That means, in New Zealand, absent a dramatic change in vaccination rates, Covid-19 risks becoming a disease for brown people. “I think it is going to slam into those groups,” Māori GP Dr Rawiri Jansen told the New Zealand Herald, referring to the 83% of Māori and 76% of Pacific peoples aged 12 to 39 who aren’t fully immunised. Left to its own devices Delta spreads from one person to six, to 36, to 216, to 1,296 and so on and so on. If Ardern takes a step back on current restrictions – say, returning to level two too early – this is the gamble: that the virus could continue its spread through young, brown communities.

That would amount to an unconscionable gamble. The current outbreak is already following New Zealand’s various lines of inequality, burrowing deep in the transitional housing community and gangs. That public health crisis is exposing decades of investment decisions that weren’t made: successive governments didn’t invest enough in hospitals and their staff (nurses were planning to strike in September only for Delta to delay their appointed time); successive governments didn’t invest enough in public housing (the virus is ripping through overcrowded Māori and Pacific households); and successive governments didn’t invest enough in an inclusive social policy (what makes enforcing parts of this outbreak difficult is the virus’s spread in the gang scene).

Ardern’s perpetual struggle is transforming her care and compassion into public policy. Thus, the contradiction where she thrives in a crisis yet falters in its aftermath. The prime minister rightly won praise for her deeply human response to the Christchurch terror attacks in 2019. But in the two years after the attack, as the victims and their families suffer mental anguish, Ardern has repeatedly refused to intervene and grant those sufferers support under the government’s accident compensation scheme. It’s a baffling failure, given the commitments she made to the Muslim community, yet it demonstrates in micro what we could witness in macro: that the prime minister’s personal care and compassion do not always align with her public policy decisions.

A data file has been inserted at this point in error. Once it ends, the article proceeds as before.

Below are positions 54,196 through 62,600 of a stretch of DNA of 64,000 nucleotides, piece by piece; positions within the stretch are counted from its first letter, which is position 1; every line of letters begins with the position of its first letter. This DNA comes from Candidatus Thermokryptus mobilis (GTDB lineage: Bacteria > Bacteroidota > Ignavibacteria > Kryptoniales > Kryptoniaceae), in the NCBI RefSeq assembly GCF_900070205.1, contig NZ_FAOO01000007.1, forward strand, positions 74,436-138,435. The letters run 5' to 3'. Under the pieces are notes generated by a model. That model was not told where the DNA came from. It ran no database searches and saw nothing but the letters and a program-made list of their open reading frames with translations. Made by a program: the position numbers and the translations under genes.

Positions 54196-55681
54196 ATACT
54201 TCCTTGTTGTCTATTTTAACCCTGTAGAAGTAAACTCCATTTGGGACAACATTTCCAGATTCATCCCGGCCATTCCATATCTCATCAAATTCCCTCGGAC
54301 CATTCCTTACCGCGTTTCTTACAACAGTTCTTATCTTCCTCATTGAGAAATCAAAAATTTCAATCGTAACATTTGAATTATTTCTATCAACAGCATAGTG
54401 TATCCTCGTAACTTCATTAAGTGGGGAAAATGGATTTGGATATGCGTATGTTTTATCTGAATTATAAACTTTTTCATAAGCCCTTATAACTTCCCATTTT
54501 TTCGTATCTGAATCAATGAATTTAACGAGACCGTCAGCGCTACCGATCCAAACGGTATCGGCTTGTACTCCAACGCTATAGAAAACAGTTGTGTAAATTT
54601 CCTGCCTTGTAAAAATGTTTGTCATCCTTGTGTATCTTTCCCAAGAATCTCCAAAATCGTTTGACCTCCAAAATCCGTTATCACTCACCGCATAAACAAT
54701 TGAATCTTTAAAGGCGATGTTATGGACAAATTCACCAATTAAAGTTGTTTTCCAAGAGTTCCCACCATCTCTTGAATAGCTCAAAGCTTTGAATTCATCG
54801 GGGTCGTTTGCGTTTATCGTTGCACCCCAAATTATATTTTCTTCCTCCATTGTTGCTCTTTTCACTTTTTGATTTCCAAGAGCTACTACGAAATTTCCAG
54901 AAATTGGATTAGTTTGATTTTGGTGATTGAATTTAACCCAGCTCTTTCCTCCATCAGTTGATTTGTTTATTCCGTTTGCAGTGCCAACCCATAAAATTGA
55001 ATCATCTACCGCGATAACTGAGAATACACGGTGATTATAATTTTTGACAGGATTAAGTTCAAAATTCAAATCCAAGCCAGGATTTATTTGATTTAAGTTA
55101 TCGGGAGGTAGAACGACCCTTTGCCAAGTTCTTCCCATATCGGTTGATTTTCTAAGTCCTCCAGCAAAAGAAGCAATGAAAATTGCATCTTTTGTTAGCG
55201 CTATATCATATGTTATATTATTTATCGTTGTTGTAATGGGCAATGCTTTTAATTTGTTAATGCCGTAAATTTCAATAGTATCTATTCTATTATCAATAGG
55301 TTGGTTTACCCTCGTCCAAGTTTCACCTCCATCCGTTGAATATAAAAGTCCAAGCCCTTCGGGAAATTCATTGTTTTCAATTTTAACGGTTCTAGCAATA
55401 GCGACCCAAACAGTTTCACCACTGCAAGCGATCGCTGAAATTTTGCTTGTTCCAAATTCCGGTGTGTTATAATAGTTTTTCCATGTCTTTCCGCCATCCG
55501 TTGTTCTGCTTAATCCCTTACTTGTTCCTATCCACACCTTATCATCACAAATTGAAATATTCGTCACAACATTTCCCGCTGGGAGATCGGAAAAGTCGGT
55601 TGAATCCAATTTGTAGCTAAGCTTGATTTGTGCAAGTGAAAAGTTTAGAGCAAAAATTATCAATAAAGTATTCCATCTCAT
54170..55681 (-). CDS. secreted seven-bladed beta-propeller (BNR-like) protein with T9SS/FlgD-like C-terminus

And so the contradiction reasserts itself. In 2020 the prime minister built deep trust and understanding with New Zealanders, asking everyone to do their bit to eliminate the virus. “Stick to your bubbles.” “Break the chain.” Her crystal-clear communication and elimination strategy took Labour to a majority government at last year’s election. But as of Monday that clarity and certainty is gone. Bubbles can (seemingly) merge. The chain of transmission can (apparently) continue, granted on a short leash. In the context of New Zealand’s stubbornly unequal vaccination rates that now means we are no longer asking every New Zealander to do their bit.

Instead, we are appealing for particular group sacrifices. The homeless, people in gangs, and the unacceptably large number of Māori who are not vaccinated will – absent a dramatic change in government vaccine strategy – be the ones living with the virus.

  • Morgan Godfery (Te Pahipoto, Sāmoa) is a senior lecturer at the University of Otago and a columnist at Metro